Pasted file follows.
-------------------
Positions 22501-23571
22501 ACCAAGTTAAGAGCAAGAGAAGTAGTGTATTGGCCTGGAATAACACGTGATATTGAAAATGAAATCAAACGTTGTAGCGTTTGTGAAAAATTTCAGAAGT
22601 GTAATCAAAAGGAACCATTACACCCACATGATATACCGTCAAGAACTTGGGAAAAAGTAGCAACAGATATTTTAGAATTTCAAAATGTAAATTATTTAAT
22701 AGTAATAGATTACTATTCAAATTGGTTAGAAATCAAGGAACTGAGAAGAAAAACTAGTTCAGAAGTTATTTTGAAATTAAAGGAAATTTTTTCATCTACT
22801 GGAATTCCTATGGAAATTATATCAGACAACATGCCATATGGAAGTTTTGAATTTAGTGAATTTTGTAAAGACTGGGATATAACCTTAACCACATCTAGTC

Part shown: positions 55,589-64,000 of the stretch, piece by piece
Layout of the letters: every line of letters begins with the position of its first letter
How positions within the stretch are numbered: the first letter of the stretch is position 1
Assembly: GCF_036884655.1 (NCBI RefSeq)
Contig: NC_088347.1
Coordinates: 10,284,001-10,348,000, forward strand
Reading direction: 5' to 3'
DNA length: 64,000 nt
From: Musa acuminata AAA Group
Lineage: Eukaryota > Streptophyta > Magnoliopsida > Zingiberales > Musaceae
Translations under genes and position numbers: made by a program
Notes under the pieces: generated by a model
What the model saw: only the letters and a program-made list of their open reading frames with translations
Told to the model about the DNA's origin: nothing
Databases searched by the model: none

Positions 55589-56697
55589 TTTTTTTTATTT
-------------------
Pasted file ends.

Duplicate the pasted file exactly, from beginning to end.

Positions 22501-23571
22501 ACCAAGTTAAGAGCAAGAGAAGTAGTGTATTGGCCTGGAATAACACGTGATATTGAAAATGAAATCAAACGTTGTAGCGTTTGTGAAAAATTTCAGAAGT
22601 GTAATCAAAAGGAACCATTACACCCACATGATATACCGTCAAGAACTTGGGAAAAAGTAGCAACAGATATTTTAGAATTTCAAAATGTAAATTATTTAAT
22701 AGTAATAGATTACTATTCAAATTGGTTAGAAATCAAGGAACTGAGAAGAAAAACTAGTTCAGAAGTTATTTTGAAATTAAAGGAAATTTTTTCATCTACT
22801 GGAATTCCTATGGAAATTATATCAGACAACATGCCATATGGAAGTTTTGAATTTAGTGAATTTTGTAAAGACTGGGATATAACCTTAACCACATCTAGTC

Part shown: positions 55,589-64,000 of the stretch, piece by piece
Layout of the letters: every line of letters begins with the position of its first letter
How positions within the stretch are numbered: the first letter of the stretch is position 1
Assembly: GCF_036884655.1 (NCBI RefSeq)
Contig: NC_088347.1
Coordinates: 10,284,001-10,348,000, forward strand
Reading direction: 5' to 3'
DNA length: 64,000 nt
From: Musa acuminata AAA Group
Lineage: Eukaryota > Streptophyta > Magnoliopsida > Zingiberales > Musaceae
Translations under genes and position numbers: made by a program
Notes under the pieces: generated by a model
What the model saw: only the letters and a program-made list of their open reading frames with translations
Told to the model about the DNA's origin: nothing
Databases searched by the model: none

Positions 55589-56697
55589 TTTTTTTTATTT